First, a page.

Tips for Caring for Your Joints at Home
Joint Health
November 17, 2020
Tips for Caring for Your Joints at Home
Mature couple doing yoga Pilates pose outdoors

Cooped up? Make sure your muscles aren’t.

Daniel Wagner, D.O., Orthopedic Surgeon

All of us staying at home more can help stop the spread of COVID-19 by limiting exposure to the virus. But doctors warn that this is not the time to stop moving; it’s important to keep your body going, and stretching muscles to help avoid joint pain.

“When people are at home, they might find themselves sitting for longer periods of time,” Daniel Wagner, D.O., a Board-certified orthopedic surgeon with Texas Hip and Knee Center, explains. “Arthritic joints will end up getting stiffer from sitting longer, and can end up getting more sore when they do get out. That’s going to be uncomfortable for them.”

Moving your body is important for anyone, but can be particularly helpful for people who live with arthritis or joint pain. During this pandemic, Wagner stresses that people need to do what they can at home to stay limber, including:

Stretching your hamstrings

The hamstring muscles (located around the back of the thigh) are often tight and create an imbalance that can result in pain or limping. Sitting with knees bent, while comfortable, can cause the hamstrings to contract even tighter, making it hard to bring the knees to a straight position. “Often, when the hamstrings are properly stretched, much of your knee pain can improve,” Wagner says. To maintain flexibility, here are stretches to do every day:

  • Sitting hamstring stretch: While in a sitting position, keeping your back straight, reach for your toes.  Hold for 15-30 seconds, and repeat three times. (If you have back or sciatica pain, this exercise may cause pain, so proceed with caution.) You can also roll up a towel and put it under your foot while sitting and try to push your knee to the floor. “This can be done in small increments while reading or watching TV,” Wagner says.
  • Standing hamstring stretch: While standing on your feet, lean over carefully and try to reach your toes. Hold for 15-30 seconds and repeat three times.

Strengthening your quadriceps

“Commonly, it’s necessary for people to strengthen their quadriceps,” Wagner expresses, especially for people who experience knee pain while going up the stairs, for example. Quadriceps are muscles on the top of the thigh that work to extend, or straighten, the knee joint. To strengthen this important muscle, Wagner recommends these activities:

  • Sit in a chair with your feet on the floor. Then, bring one knee out straight and hold it for 10-20 seconds. Do the same thing with the other leg, and repeat three times.
  • Lie in bed and bring one leg out straight, about one foot above the bed, and hold it straight for 10-20 seconds. (This can also be done using an ankle weight, for more advanced strengthening.)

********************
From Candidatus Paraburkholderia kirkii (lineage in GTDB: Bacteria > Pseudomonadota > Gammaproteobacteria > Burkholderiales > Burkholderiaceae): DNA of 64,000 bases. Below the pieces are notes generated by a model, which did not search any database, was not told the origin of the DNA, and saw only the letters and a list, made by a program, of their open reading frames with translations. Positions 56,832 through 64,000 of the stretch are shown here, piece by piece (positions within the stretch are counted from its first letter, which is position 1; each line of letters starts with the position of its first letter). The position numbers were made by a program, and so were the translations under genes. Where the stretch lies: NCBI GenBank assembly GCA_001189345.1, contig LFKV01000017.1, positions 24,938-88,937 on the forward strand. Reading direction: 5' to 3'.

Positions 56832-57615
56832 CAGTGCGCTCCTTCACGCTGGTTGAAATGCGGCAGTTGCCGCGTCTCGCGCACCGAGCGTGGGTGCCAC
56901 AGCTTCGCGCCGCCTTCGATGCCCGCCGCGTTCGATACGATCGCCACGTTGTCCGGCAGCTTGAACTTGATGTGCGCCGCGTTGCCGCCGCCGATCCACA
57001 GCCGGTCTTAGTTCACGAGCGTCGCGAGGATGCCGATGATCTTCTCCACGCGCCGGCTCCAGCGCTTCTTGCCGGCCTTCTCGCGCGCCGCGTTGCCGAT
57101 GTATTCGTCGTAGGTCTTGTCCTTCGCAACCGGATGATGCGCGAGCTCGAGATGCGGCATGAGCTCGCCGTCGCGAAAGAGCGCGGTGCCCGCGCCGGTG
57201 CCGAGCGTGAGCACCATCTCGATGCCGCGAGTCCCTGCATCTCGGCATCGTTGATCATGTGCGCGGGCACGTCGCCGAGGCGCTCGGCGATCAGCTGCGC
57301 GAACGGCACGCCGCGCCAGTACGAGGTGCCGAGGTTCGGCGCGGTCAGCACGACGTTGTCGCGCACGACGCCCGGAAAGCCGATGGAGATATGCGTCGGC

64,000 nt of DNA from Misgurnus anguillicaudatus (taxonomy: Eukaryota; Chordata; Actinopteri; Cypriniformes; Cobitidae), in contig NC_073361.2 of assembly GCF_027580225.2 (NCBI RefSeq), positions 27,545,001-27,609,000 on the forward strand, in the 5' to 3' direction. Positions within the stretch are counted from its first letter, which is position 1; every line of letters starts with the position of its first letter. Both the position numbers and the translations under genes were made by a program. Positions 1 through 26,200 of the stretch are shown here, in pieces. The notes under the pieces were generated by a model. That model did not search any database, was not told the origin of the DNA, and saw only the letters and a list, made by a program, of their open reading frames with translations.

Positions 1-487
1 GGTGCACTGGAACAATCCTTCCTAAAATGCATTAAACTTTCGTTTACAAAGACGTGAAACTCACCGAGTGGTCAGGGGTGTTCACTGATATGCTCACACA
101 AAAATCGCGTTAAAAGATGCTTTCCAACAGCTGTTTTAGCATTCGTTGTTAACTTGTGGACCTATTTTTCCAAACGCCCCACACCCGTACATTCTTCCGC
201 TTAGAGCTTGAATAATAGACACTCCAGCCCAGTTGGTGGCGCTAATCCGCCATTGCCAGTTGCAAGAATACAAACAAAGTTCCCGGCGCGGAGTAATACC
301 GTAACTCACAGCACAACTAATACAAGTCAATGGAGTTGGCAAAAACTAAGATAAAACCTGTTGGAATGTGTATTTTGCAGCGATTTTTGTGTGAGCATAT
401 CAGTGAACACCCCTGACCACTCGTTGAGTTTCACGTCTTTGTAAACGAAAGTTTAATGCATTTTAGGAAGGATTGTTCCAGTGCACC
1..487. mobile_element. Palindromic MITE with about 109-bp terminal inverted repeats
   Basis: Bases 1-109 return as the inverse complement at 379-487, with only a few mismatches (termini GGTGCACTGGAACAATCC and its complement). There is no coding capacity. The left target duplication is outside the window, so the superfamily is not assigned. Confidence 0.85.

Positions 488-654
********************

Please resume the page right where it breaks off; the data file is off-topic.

• Get up and down slowly from your chair without using your arms.

“Once these get easier, you can stand at the counter with your arms on the counter for balance only (don’t put pressure on your arms; that’s cheating) and do small squats, going down about 25-30 degrees of bend,” Wagner says. “If this is easy, then you can pick up one leg and do it one leg at a time.”

Exercising your hips

Many people have reduced flexibility in their hips because arthritis can result in bone impingement, or bones rubbing up against each other. That lack of movement can cause muscles to tighten up. To get those muscles moving, Wagner recommends:

  • Gluteal stretches. The gluteal muscles, or buttocks, help stabilize your pelvis and take pressure off the hip joint. While sitting or lying down, bring your knees to your chest and hold for 10-20 seconds. Wagner recommends trying to squeeze your gluteal muscles together to tighten them, too.
  • Leg lifts. While standing, bring your leg out to the side, away from your body, and hold it for 10-20 seconds. Repeat with the other leg, and do three sets. “One way to make this more difficult is to lie down on your side and lift up against gravity,” Wagner says. “Even harder would be to add an ankle weight to the leg you’re lifting.” You can repeat this same process by lifting your leg straight out in front of your body, or behind your body.

Overall, Wagner stresses the importance of staying active with exercises like walking or biking, or using machines like a treadmill or an elliptical — as long as it doesn’t hurt. “Pain is your body’s way of telling you to take it easy.  Start with short distances and increase as your body can tolerate it,” he says. “If it hurts, that’s your body telling you something’s up,” Wagner stresses.

In addition to light exercise and stretching, Wagner recommends using ice, which is a natural anti-inflammatory. “This helps to constrict or decrease, blood supply to muscles and joints, which reduces the inflammatory response to the extra work.” This can be used often, he says, and doesn’t really have a time limit to it. One point of caution that he stresses: Do not use ice on bare skin.

One of the best things you can do during this pandemic? Get up and walk around for a few minutes at least every hour. Movement is key to increasing blood flow, which helps nourish cells and keep them vital. Blood flow also helps carry away waste products from your cells. It’s all important for a stronger, healthier you.

“My dad has arthritis, and I’ve been telling him to get up and stretch during commercials, at least!” Wagner says.

Want to measure your hip or knee pain? Take our joint health assessment to quickly measure your hip or knee pain and get moving in the right direction.

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